06 March 2006

Thai massage - it's a scam!!!

I should mention that, while in Bangkok, I did have the opportunity to experience traditional Thai massage.

No hanky panky, mind you... Just PROPER Thai massage where they make you wear something that looks like a cross between old pyjamas and prison clothes while an old aunty literally kicks the shit out of you.

Now, you know how massages are *supposed* to really hurt? As the massagers knead all of the knots out of your muscles? Well, it's good, except for the fact that my arms and legs were fine anyway.

It was also supposed to loosen up my back and neck, which I'm sure would've been great after a long day, but I was fine beforehand.

The head massages were also supposed to release the stress and headaches which supposedly plague the inner sanctum of my skull, and it would have been brilliant if I actually did have a headache - which I didn't since my job can hardly be described as stressful.

If that was the case, why on Earth did I end up in a massage parlour in Bangkok with some lady flinging me over her shoulder like a roti canai?

It's simple, really - because it's *supposed* to be good for you. If you're already fine, it's supposed to make you finer. Only it didn't (not in my case, at least).

In fact, all I really ended up with was a stiff neck:


I guess if it ain't broke, don't fix it.

BUT... But I've had massages before, even while I was feeling fine. And almost every time, I came away feeling much better - looser, lighter, straighter, longer, etc... But each time, it was either Swedish-style massage or Japanese Shiatsu. Yes, they didn't last two hours long (which the Thai massage did), but they didn't hurt either.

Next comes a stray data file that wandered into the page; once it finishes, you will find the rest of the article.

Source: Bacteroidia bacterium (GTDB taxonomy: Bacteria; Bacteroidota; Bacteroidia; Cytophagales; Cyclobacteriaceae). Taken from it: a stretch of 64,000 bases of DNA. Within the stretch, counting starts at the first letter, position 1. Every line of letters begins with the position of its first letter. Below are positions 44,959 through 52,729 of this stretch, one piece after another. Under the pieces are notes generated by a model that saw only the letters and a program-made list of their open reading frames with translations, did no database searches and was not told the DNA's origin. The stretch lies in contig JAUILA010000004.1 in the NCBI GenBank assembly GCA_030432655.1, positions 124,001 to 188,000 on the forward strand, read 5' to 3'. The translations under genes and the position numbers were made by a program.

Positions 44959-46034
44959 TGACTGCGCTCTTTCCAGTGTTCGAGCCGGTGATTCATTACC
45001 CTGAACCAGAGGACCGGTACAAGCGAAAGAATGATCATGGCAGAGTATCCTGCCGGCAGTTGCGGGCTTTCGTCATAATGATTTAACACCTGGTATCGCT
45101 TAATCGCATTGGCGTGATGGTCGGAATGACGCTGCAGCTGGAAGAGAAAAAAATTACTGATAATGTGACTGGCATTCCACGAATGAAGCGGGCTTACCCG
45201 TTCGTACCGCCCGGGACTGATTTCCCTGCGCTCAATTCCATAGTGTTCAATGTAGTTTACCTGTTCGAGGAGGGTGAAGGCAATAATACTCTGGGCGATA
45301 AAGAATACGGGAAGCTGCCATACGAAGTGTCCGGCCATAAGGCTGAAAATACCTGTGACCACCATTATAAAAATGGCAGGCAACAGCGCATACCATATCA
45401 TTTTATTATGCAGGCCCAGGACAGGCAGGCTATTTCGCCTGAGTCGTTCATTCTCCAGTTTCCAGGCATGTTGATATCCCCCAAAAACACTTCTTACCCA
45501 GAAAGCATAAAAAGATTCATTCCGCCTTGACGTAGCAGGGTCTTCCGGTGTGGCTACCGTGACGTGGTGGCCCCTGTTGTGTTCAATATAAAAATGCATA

In fact, it actually felt pretty good in the middle of a Swedish/Shiatsu massage - you can feel yourself unwinding and falling asleep. And when you wake up, you feel like a million dollars.

In contrast, I was close to screaming most of the time during the Thai massage, as I was being stretched, poked and twisted out of shape.

Which brings me to the point of this rant - I think that Thai massages are a big scam!

You see, if you come out of a massage parlour and don't feel anything, your compatriots will probably blame you instead - for not relaxing properly - or simply accuse you of being to much of a simpleton to appreciate the finer things in life. Uncultured, so to speak. After all, it can't possibly be the masseur's fault - they're pros and Thais have a reputation for being some of the best masseurs in the world.

And that's the thing... it's all just reputation. Somehow, traditional Thai massage has garnered such a God-like stature that, no matter how inept the masseur was, she/he did a great job because it hurt like hell and the ceasefire thereafter (i.e. not having someone jam their knuckles into your bones) feels like heaven in comparison.

That's rubbish!

And now that's done, I'll have to rush home to do some packing. Flying off (again) to catch the press junket for the following film:

Watch this space.


max said...

Wrongly administered massage techniques can cause more bodily harm than you care to imagine.

Avoid them like the plague. I wouldn't touch them with a barge pole.

Mel said...

I agree with Max. Like I told u that day when we were out, massage is more than just a body rub. Administered correctly, it can sooth many aches and improve blood circulation. Nodal points are connected to other parts of your body and vital organs. A good massage should improve overall wellness.

Conversely, a bad one will have the opposite effect. Perhaps next time you should get some recommendations as to which massage parlour to go to before you try it. Normally 5 star hotels have good masseuse....not sure about airport ones :(

Chris Chong said...

Mel: The place I went to in Bangkok was supposedly a high-class, professional place - that was the place that left me feeling no different.

But yes, the one at the airport probably did my neck in (which is fine now, BTW).

Max: You have a barge pole?